A Room With A View
Landscapes by Adam Patrzyk are just like travel memories for so many of us. ‘People look at my paintings and find there the places they once visited,’ explains the artist. ‘They say: Oh! Look, it’s the streets of Padova, houses in Siena, a square in Jerusalem.’ He finds this quite amusing since all his landscapes are fictitious. Adam is not very keen on travelling. For him the best place to be is his atelier in his hometown, Częstochowa. He doesn’t have a computer and he’s quite reluctant to answer his mobile.
There are no people in his paintings. Streets and interiors resemble sets on a theatrical stage. Adam paints empty squares, libraries stacked to the ceiling with bookshelves, rooms with scattered musical instruments. Where the residents of those cities and houses are remains a mystery. We do not know when they left and if they ever plan to come back. Looking at Patrzyk’s paintings, we begin to ponder over the fragility of our life, the mystery of the passage of time, existence and passing.
‘At the end of my studies I started to paint empty interiors, conventional doors and windows. I focused on the symbolic meaning of entrance and exit,’ says the painter. ‘The paintings were ascetic, almost abstract, with red as a dominating colour. Since then I have been expanding this pattern. It’s been developing and the picture has become more spatial. At first, it was only the motif of entrance and exit that mattered, but then interiors appeared in perspective. Initially, they were empty, but soon I began to furnish them and add new objects. And so they were shelves full of books, and window shutters (that’s why people often think of Italy and I have never even been there!). In the background there is usually a landscape – a sunset, a tree, a piece of sky’.
Adam Patrzyk’s atelier is also like ‘a room with a view’. Only the view is neither an Italian palazzo nor a secret garden, but a regular low-rise building. And once in his painting, a shabby facade and rows of windows can become disturbingly attractive.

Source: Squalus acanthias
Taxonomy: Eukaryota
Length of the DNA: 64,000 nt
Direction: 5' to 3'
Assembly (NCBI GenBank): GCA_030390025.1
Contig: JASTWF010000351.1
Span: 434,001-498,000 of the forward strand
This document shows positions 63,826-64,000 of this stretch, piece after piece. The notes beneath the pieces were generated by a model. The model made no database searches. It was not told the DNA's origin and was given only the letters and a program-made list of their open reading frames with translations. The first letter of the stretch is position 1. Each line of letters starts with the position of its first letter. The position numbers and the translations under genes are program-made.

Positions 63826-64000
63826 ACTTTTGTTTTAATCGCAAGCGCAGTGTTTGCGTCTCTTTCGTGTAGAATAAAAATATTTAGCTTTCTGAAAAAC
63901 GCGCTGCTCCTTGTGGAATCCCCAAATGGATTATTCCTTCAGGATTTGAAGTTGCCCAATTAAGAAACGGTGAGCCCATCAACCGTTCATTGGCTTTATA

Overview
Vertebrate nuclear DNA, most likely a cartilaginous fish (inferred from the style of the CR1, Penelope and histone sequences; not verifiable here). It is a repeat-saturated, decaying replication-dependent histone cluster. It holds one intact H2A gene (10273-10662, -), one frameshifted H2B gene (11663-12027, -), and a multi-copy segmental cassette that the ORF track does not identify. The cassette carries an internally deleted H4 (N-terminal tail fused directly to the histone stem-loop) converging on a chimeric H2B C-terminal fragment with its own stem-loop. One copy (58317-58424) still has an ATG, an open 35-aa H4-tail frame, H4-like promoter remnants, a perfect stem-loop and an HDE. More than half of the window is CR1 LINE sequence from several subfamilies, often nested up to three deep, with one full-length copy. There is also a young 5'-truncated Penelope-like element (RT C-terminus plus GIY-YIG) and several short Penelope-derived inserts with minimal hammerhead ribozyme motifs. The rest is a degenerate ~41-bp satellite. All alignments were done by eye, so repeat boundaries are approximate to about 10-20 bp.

In the atelier there are usually a few paintings that he might be working on simultaneously. It’s a necessity since he is a slow and textural painter. His canvas surface is a sheer masterpiece of precision and intricacy. ‘I need some time to work on a painting, technical matters being one reason, let’s say. Oil paint takes a few days to dry, sometimes even a week. I put a layer on and wait. Therefore, I have to paint several pictures simultaneously or else I would die of boredom,’ he says. He uses just a few colours, but the effect is rich, almost baroque. Red is always most important. ‘Numerous painters claim that red should only be a constituent of the whole composition, because it’s too strong’, he explains. ‘But in my paintings it’s a dominating hue. I also love van Dyck’s brown. I use it for shadow effects while light is made of red and its tones. Once in a while I make an exception and light becomes yellow’.
Adam says one day he might incorporate people in his paintings, but not yet. He needs time to accept new ideas. Lately, after 20 years spent in his apartment at a very busy crossroads, he learnt to admire the noise of trams passing one another by and he began to paint them. Maybe he will conquer his domesticated nature and set off on a journey. He would really like to see New York and compare the fictitious Manhattan he paints with the original.